Bind a click event on the anchor which start with "delete_post_" and use that to start an Ajax request.

$("a[id^='delete_post_']").click(function(e){
  e.preventDefault(); // to prevent the browser from following the link when clicked
  var id = parseInt($(this).attr("id").replace("delete_post_", ""));

  // this executes delete.php?questionID=5342, when id contains 5342
  $.post("delete.php", { questionID: id },
    function(data){
      alert("Output of the delete.php page: " + data);
    });

});

//UPDATE With the above $.post(), JavaScript code calls a page like delete.php?id=3425 in the background. If delete.php contains any output it will be available to you in the data variable.

This is using jQuery. Read all about it at http://docs.jquery.com/How_jQuery_Works.

share|improve this answer
    
Could you please give an example of your Ajax code. I am new in this area. – Masi Aug 21 '09 at 20:23
    
Sure, updated my answer. – Fabian Aug 21 '09 at 20:46
    
I found this example stackoverflow.com/questions/1141793/… I am not sure whether it is what you mean. – Masi Aug 21 '09 at 20:50
    
It transfers the data about the question going to be removed in href of the element *a*. Where do you transfer the question_id? – Masi Aug 21 '09 at 20:54
    
Yes thats it exactly. The only difference is that that one uses the href attribute to store the id instead of the id attribute. PS. added a line of code which i forgot. – Fabian Aug 21 '09 at 20:59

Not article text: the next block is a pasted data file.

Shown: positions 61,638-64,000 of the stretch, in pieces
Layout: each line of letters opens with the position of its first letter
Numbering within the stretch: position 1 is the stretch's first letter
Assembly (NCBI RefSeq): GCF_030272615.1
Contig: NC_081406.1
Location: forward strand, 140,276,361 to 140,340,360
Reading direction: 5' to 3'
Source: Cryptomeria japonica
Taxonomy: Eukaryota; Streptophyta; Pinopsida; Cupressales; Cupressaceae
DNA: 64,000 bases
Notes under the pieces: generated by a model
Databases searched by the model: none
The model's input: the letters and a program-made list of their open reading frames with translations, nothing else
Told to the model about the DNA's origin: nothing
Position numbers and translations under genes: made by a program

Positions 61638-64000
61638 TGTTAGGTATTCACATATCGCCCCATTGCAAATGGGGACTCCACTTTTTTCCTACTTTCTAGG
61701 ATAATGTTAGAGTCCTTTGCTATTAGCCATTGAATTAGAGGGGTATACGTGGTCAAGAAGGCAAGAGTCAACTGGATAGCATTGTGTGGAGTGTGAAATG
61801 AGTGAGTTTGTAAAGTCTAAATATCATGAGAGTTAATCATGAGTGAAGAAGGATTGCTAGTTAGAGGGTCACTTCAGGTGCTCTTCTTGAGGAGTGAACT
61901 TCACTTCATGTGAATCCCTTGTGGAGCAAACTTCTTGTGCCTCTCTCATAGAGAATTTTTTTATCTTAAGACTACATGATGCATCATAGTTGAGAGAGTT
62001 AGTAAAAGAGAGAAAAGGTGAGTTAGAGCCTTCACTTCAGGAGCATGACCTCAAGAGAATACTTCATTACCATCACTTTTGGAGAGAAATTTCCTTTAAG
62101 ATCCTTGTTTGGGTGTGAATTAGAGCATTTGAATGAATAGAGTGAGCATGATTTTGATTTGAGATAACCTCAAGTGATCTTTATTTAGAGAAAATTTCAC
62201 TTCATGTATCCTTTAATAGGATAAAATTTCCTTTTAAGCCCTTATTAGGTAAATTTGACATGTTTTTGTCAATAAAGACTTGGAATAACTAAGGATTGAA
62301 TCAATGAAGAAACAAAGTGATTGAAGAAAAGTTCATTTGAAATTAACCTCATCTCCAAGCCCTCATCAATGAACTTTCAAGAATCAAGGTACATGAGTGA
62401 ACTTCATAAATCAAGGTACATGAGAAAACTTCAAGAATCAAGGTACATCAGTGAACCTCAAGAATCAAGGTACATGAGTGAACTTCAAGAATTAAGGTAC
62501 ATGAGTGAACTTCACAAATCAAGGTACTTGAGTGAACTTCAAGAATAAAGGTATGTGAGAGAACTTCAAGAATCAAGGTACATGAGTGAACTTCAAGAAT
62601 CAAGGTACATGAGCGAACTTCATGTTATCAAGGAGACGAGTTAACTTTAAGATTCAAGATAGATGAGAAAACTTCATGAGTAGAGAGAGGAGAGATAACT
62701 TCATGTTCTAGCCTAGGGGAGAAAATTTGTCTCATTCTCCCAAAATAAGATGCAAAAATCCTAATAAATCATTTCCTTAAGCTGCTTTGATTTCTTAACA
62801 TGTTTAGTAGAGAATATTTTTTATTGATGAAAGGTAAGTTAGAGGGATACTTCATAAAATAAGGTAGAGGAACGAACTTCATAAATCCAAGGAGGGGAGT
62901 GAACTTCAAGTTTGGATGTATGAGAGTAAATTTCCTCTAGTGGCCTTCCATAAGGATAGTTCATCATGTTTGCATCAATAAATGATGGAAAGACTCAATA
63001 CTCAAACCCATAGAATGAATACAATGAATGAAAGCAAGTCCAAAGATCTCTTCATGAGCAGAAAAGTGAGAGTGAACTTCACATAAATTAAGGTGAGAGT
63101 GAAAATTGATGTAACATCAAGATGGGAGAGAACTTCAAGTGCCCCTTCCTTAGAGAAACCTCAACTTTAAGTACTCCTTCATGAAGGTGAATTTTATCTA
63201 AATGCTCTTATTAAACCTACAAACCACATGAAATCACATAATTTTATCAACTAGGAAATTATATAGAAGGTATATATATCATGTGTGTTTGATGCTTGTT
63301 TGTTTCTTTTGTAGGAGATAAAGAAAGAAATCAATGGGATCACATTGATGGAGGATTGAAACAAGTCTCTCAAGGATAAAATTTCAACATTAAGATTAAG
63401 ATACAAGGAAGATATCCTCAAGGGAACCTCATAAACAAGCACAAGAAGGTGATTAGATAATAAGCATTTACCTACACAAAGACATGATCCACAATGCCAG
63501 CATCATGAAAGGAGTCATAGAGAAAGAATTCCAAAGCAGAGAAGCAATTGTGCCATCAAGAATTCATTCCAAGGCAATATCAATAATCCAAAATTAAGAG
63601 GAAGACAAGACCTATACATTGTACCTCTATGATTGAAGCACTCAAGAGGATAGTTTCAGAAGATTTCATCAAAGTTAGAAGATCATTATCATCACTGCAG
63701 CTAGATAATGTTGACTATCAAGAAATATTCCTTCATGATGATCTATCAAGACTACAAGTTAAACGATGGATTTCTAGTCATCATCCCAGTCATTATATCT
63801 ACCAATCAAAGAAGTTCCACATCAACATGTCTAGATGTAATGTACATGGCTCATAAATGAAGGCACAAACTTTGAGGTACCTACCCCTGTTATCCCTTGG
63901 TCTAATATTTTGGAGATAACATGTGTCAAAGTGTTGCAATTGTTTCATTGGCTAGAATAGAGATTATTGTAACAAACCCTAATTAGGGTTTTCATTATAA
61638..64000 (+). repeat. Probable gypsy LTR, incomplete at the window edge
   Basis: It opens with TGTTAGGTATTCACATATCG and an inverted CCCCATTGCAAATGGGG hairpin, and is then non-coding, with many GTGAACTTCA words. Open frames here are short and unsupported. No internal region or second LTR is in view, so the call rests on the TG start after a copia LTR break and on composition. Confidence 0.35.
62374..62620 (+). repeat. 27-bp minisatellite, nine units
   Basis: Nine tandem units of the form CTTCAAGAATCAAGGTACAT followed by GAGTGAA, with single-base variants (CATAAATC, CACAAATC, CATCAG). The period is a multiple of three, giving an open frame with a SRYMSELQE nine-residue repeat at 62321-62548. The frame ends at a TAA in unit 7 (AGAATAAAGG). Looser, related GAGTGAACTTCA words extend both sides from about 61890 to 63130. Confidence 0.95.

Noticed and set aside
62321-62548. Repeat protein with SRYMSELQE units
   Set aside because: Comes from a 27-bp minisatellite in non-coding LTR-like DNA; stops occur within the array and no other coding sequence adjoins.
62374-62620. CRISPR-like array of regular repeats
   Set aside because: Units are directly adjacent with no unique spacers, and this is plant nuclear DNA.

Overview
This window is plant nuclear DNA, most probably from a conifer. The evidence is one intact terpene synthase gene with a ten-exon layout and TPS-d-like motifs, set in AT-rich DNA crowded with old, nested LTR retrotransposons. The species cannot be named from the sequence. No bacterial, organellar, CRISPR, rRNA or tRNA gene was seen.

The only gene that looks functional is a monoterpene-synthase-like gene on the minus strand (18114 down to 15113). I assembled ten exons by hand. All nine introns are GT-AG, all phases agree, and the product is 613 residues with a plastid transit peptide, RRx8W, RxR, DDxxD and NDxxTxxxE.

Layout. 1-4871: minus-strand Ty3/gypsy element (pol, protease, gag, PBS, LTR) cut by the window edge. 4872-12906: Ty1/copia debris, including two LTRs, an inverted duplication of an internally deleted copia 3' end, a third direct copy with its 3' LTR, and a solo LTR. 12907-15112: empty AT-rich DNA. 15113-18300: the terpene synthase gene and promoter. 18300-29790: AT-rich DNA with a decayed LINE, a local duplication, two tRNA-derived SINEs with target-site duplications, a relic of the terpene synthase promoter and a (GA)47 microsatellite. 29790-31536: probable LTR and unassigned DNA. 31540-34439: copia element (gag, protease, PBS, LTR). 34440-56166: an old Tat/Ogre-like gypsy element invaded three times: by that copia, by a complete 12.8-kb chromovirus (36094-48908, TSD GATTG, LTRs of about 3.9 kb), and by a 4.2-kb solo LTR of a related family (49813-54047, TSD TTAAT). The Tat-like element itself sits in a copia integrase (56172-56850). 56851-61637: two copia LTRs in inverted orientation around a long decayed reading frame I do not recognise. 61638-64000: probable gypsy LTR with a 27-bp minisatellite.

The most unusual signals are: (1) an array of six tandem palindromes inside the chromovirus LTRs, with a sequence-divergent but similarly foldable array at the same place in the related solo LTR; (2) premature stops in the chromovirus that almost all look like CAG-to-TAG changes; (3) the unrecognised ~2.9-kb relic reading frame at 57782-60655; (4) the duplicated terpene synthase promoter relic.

You're quite correct that absent an href="..." attribute, the link would not work without JavaScript.

Generally, what that JavaScript does is use AJAX to contact the server: that's Asynchronous JavaScript and XML. It contacts a server, just as you would by visiting a page directly, but does so in the background, without changing what page the browser is showing.

That server-side page can then do whatever processing you require. In either case, it's PHP doing the work, not JavaScript.

The primary difference when talking about efficiency is that in a traditional model, where you POST a form to a PHP page, after finishing the request you must render an entire page as the "result," complete with the <head>, and with all the visible page content.

However, when you're doing a background request with AJAX, the visitor never sees the result. In fact, it's usually not even a human-readable result. In this model, you only need to transfer the new information that JavaScript can use to change the page.

This is why AJAX is usually seen as being "more efficient" than the traditional model: less data needs to travel back and forth, and the browser (typically) needs to do less work in order to show the data as part of the page. In your "delete" example, the only communication is "delete=777" and then perhaps "success=true" (to simplify only slightly) — a tiny amount of information to communicate for such a big effect!

share|improve this answer

It all depends on how your application is built, what happens at Stack Overflow is that the delete link click is caught by JavaScript and an Ajax request is being made to delete the post.

You can use a JavaScript library to easily catch clicks on all elements that match your selector rule(s).

Then you can use Ajax to send a request to the PHP script to do the SQL work.

On a side note, ideally you would not use GET for deleting entries, but rather POST, but that's another story.